Schools are better than they have ever been; teachers are more skilled, pupils more dedicated and parents more supportive than ever before. Mr Gove refuses to recognise this as the reason for improving results. Instead, he insists that exams have been dumbed down and he plans to arbitrarily increase pass marks.

Diplomas are designed to strengthen the status and quality of vocational study and bring together academic and vocational programmes. Mr Gove insists that the traditional qualifications not suited to many pupils are best and will cancel diplomas.

He insists that maths and physics are superior to other subjects and should carry more points in school league tables.

He thinks that school discipline will improve if pupils stand up when an adult enter the room!

Conservative policies on education are retrograde, right-wing and reactionary. They would harm our children’s education and damage our country’s prospects.

4. Many people view Labour as representing heavy-handed state interference. Is this fair?

Active, progressive government has a key role in making the world a more civilised and fairer place. It is the responsibility of the Government to take an overview of what is happening in our country and involve itself when things are not as we would like them to be.

Few people would now argue, as the Tories used to, that tighter regulation of the banking sector is heavy-handed state interference!

Few people would argue against state intervention which gave women, black people and gay people equal rights; banned smoking in public places; or gave people the right to scrutinise MPs' expenses.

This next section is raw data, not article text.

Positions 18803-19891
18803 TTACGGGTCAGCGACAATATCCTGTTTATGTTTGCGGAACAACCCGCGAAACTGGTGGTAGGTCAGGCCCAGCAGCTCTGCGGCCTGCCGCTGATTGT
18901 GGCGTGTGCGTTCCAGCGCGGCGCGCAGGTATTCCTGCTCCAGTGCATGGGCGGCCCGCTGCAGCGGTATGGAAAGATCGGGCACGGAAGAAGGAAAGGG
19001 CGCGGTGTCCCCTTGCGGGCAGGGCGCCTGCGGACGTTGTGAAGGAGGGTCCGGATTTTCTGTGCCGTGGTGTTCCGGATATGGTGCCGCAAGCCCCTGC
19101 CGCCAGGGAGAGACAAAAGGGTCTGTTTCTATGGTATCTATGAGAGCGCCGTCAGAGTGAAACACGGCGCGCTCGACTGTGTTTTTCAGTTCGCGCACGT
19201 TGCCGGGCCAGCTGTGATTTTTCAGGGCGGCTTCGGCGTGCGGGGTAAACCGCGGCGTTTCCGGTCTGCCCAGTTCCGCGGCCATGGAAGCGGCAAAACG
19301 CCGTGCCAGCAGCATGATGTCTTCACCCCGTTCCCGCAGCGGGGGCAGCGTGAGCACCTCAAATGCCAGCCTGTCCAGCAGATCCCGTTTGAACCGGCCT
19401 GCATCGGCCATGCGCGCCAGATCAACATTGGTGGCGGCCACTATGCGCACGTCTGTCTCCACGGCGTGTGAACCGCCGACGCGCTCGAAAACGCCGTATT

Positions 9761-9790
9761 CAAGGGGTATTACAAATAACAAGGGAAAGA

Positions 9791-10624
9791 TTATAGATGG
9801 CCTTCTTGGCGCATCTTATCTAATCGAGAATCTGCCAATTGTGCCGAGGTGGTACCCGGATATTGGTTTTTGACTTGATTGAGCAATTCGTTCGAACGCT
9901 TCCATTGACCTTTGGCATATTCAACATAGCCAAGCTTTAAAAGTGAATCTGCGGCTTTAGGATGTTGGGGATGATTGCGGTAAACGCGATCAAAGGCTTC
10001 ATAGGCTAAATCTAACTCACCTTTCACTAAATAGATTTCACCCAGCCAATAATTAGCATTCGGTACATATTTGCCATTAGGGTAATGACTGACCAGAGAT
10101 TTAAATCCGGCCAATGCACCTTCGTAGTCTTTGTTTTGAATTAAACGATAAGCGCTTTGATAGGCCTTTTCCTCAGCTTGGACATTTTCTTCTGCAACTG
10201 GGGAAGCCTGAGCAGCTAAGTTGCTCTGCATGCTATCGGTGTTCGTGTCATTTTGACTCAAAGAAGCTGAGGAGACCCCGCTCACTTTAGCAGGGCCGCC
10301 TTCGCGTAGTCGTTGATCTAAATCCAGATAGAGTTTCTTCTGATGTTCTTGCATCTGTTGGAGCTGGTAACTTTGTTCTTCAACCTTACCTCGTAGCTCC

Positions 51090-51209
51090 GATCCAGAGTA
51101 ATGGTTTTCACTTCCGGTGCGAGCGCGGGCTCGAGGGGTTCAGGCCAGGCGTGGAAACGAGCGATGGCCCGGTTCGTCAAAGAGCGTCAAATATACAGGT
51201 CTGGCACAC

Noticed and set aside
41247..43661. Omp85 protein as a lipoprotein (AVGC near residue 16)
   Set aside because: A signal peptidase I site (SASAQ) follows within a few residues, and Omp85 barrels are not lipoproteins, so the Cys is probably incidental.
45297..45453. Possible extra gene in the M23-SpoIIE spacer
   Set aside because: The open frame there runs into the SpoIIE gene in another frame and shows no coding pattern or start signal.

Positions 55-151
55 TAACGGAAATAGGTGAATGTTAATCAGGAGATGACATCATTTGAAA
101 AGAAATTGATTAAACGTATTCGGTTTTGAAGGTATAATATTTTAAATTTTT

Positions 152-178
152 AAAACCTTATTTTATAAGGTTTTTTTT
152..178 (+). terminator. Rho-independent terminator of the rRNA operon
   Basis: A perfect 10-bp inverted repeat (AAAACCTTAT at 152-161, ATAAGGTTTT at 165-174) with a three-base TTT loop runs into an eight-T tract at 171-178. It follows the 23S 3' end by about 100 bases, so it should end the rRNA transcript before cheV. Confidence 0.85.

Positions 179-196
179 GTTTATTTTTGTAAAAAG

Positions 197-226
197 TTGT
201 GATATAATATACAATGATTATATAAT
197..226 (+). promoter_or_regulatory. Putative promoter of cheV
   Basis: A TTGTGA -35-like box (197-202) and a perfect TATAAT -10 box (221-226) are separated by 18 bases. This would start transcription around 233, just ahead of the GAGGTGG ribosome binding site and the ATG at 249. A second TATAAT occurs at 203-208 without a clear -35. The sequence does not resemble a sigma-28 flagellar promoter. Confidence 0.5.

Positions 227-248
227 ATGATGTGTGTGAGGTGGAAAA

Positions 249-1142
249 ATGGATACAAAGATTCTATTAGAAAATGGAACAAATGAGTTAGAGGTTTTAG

The Tory view that all but the minimum of state intervention is heavy-handed state interference is not only outdated, it is also morally and intellectually bankrupt.

5. From your experience of the NHS what key improvements would you like to see being made?

Above: Budleigh Salterton Health Centre. Gareth Manson claims that Labour's investment in the NHS has had "a massive effect."

I work for the Hospital Education Service. However my job focuses on the education part of the title – I am not a health professional.

However, it is clear to anyone who has even had anything to do with the NHS, how dedicated its staff is and the massive effect that Labour’s investment in the NHS has had on this vital public service.

The key improvements proposed in our manifesto include:

The right to cancer test results within one week of referral. This builds on the right to see a specialist within two weeks if your GP suspects that you might have cancer.

A maximum 18 weeks wait for treatment.

Preventative healthcare through routine check- ups for over 40s and a major expansion of diagnostic testing.

Access to psychological therapy for those who need it.

6. You have written that you feel that "East Devon is essentially rural with its own character, issues and aspirations." How would you define these, and how would you help the area meet the challenges that you believe it faces?

Above: Sidmouth's Royal Glen Hotel: the hotel trade in East Devon is a major employer says Gareth Manson

I was comparing East Devon with Exeter when I said this. East Devon is a collection of towns and villages essentially rural in character. Exeter is a city, essentially urban.

Two-thirds of workers in East Devon are employed in the public sector, hotels, restaurants and shops. Many of these will be on low wages and will have benefitted from the minimum wage, others will work seasonally or part-time and will have gained from new workers’ rights. Both of these measures were introduced by Labour.

One third of residents in East Devon are over 60. Many of these will have benefitted from winter fuel payments, free TV licences, free eye tests and national bus passes, again all introduced by Labour.

As your MP I would give special attention to these groups.

East Devon has particular issues with housing. Local people need affordable homes but finding space to build them in such a beautiful part of the world is difficult.

Many of East Devon’s towns and villages have major issues with traffic. Their narrow streets were not designed for the motor car.

East Devon’s economy is heavily dependent on tourism and farming. These industries need support. Others industries must be developed in ways that are sustainable and, at the same time, in sympathy with the character of East Devon.

7. What achievements were you most proud of as a local councillor?